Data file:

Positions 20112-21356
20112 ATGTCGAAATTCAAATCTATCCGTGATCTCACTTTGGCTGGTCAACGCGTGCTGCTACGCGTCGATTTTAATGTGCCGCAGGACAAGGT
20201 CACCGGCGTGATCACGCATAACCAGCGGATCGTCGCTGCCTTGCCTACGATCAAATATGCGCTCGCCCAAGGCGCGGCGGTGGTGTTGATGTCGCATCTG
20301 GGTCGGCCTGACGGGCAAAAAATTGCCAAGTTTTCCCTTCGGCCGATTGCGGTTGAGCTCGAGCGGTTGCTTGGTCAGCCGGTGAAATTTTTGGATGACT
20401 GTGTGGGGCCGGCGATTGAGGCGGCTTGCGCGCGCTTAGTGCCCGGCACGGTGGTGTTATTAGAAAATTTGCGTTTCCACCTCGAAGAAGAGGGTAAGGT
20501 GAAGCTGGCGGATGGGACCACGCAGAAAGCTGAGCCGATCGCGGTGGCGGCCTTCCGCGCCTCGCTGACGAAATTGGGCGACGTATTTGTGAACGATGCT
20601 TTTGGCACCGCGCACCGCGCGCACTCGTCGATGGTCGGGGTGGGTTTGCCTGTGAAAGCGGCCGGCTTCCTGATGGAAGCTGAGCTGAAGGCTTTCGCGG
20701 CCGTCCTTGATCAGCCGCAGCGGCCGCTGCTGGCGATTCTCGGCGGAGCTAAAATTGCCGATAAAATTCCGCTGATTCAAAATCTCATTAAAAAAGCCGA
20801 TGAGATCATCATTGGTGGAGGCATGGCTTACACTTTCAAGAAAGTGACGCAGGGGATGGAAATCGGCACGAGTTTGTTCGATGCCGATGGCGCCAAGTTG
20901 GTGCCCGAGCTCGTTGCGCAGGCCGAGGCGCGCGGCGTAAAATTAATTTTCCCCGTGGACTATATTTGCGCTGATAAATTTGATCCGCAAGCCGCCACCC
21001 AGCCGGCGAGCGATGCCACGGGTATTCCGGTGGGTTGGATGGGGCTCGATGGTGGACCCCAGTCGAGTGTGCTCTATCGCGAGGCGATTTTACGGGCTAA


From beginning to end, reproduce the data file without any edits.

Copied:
Positions 20112-21356
20112 ATGTCGAAATTCAAATCTATCCGTGATCTCACTTTGGCTGGTCAACGCGTGCTGCTACGCGTCGATTTTAATGTGCCGCAGGACAAGGT
20201 CACCGGCGTGATCACGCATAACCAGCGGATCGTCGCTGCCTTGCCTACGATCAAATATGCGCTCGCCCAAGGCGCGGCGGTGGTGTTGATGTCGCATCTG
20301 GGTCGGCCTGACGGGCAAAAAATTGCCAAGTTTTCCCTTCGGCCGATTGCGGTTGAGCTCGAGCGGTTGCTTGGTCAGCCGGTGAAATTTTTGGATGACT
20401 GTGTGGGGCCGGCGATTGAGGCGGCTTGCGCGCGCTTAGTGCCCGGCACGGTGGTGTTATTAGAAAATTTGCGTTTCCACCTCGAAGAAGAGGGTAAGGT
20501 GAAGCTGGCGGATGGGACCACGCAGAAAGCTGAGCCGATCGCGGTGGCGGCCTTCCGCGCCTCGCTGACGAAATTGGGCGACGTATTTGTGAACGATGCT
20601 TTTGGCACCGCGCACCGCGCGCACTCGTCGATGGTCGGGGTGGGTTTGCCTGTGAAAGCGGCCGGCTTCCTGATGGAAGCTGAGCTGAAGGCTTTCGCGG
20701 CCGTCCTTGATCAGCCGCAGCGGCCGCTGCTGGCGATTCTCGGCGGAGCTAAAATTGCCGATAAAATTCCGCTGATTCAAAATCTCATTAAAAAAGCCGA
20801 TGAGATCATCATTGGTGGAGGCATGGCTTACACTTTCAAGAAAGTGACGCAGGGGATGGAAATCGGCACGAGTTTGTTCGATGCCGATGGCGCCAAGTTG
20901 GTGCCCGAGCTCGTTGCGCAGGCCGAGGCGCGCGGCGTAAAATTAATTTTCCCCGTGGACTATATTTGCGCTGATAAATTTGATCCGCAAGCCGCCACCC
21001 AGCCGGCGAGCGATGCCACGGGTATTCCGGTGGGTTGGATGGGGCTCGATGGTGGACCCCAGTCGAGTGTGCTCTATCGCGAGGCGATTTTACGGGCTAA